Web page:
Research points us to the fact that the lack of strong institutions and the unwillingness of the private sector to step-up to meet social demands gives rise to social enterprises. These have been known to tackle problems with a wide array of ills that plague society today—poverty alleviation, women empowerment, inclusive growth, and so on and so forth.

Just as a fish cannot be judged by its ability to climb a tree, so too is the case with the measurement of the impact of different kinds of social ventures. But, the end goal of any social enterprise is the same—solving a social problem while staying profitable. To this end, it is imperative that a common framework be developed to gauge and assess the effectiveness of such enterprises. This void can be filled by institutions, which set the stage for social enterprises to work in and with, and thus can set some key metrics that are acceptable by a wider scholarly audience and applicable to multiple contexts.

The road not taken

Professors Tina Saebi, Norwegian School of Economics, Nicolai Foss of the Copenhagen Business School and Stefan Linder of ESSEC Business School take us on a quest to find the missing pieces that will aid and redirect the course of research on social enterprise.

As previously seen, personal experiences are important. Yet, in societies with multiple failures, different individuals may perceive things differently. Some may want to act as the few drops of water that make the mighty ocean. Others may want to revamp the water cycle itself. To this end, exploring how institutions can affect individual behaviour—say, preference for a particular cause—is one area requiring further study.

There is also little research on the different processes for different kinds of social missions. Building on the above example of what challenge the entrepreneur takes, it is important to understand the effect of judgmental and cognitive abilities of the individual on opportunity identification and action.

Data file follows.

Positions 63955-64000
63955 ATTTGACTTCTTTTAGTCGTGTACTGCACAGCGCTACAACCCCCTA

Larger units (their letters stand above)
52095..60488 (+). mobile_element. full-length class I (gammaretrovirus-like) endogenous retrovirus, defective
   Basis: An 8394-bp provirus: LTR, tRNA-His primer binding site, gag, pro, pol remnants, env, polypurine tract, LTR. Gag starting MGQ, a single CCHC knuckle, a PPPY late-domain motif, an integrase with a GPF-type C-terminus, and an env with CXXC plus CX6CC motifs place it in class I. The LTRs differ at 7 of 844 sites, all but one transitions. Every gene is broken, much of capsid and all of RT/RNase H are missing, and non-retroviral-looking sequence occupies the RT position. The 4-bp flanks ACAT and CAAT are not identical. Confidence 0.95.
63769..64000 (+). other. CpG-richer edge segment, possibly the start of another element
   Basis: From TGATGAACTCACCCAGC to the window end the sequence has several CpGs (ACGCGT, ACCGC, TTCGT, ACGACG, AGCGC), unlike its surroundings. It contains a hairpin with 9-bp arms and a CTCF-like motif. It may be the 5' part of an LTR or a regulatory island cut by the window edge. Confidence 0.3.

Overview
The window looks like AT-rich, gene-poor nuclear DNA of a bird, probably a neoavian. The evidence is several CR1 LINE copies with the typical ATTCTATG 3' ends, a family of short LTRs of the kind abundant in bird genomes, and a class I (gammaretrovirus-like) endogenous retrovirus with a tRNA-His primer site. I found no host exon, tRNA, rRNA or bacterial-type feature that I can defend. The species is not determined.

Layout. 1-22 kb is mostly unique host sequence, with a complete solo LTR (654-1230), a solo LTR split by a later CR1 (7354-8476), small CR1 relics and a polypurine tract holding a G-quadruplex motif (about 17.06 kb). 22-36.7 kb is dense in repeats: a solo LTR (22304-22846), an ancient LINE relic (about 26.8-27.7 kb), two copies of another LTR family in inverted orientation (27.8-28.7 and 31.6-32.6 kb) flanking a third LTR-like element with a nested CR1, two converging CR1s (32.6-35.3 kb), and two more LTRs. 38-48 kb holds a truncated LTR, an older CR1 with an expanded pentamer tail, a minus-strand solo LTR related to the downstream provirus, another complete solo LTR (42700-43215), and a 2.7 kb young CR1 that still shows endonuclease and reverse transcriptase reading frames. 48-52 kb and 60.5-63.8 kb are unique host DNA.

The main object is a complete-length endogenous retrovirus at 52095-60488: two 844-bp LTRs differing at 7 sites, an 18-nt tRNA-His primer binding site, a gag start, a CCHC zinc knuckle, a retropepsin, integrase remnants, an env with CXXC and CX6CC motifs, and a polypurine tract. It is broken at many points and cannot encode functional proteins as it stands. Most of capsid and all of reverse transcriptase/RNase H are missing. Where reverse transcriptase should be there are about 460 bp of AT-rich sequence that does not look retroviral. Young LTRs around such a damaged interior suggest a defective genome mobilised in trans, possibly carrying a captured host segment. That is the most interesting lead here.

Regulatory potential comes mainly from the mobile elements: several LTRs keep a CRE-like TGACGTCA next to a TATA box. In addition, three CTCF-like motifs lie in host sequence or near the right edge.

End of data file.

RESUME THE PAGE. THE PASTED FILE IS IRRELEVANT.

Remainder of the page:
Further, studies have largely focused upon sole individuals as opposed to entrepreneurial teams. This leaves a blank in social entrepreneurship research for how team dynamics may strongly affect the kind of social mission selected, design of the social venture, the motivation of the cohort and as such, the ability to secure funding and translating thought into action.  

Another area requiring exploration is the cross-level mechanisms that relate individual decisions to organisational objectives, design on a broader scale, especially after the venture has been formed.

Dive-in

But all is not over when the venture takes-off. In fact, one might say that the journey has only just begun. As such, better understanding and practice will require further work on relationships that link individual motivations to the social value created. Especially given the decision and resource conflicts that can arise out of the hybrid nature of the model.

Other incentives, such as certifications for ventures that conform to high standards, may also affect motivation and need to be analysed.

Moreover, as these ventures are formed by teamwork, it is important to study social entrepreneurship on the organisational level from an ethnographic perspective. This means looking into issues that shed light on the human condition outside of isolation—team-size, hierarchy and the like. The entrepreneur may also have empire-building on the mind when forming a venture. Or not wanting to delegate tasks. Some may perhaps lack enhanced communication skills, reducing their ability to effectively engage with other stakeholders.

The bigger picture

As such, there are many topics that require further exploration if we are to know the dark side of the moon that is social entrepreneurship. However, in doing so, we must not lose sight of the bigger picture. After all, social ventures only exist to lift human society as a whole, even if done bit by bit.

To this end, research must not be limited to the triumphs of the social venture alone but rather should also focus on whether and how these ventures truly metamorphosed society on large-scale by creating value rather than redistributing it from one group to the other. Taking us all back to Howard R. Bowen and the mid-20th century.

Professors Tina Saebi, Norwegian School of Economics, Nicolai Foss of the Copenhagen Business School and Stefan Linder of ESSEC Business School take us on a quest to find the missing pieces that will aid and redirect the course of research on social enterprise.
Tina Saebi, Nicolai Foss, Stefan Linder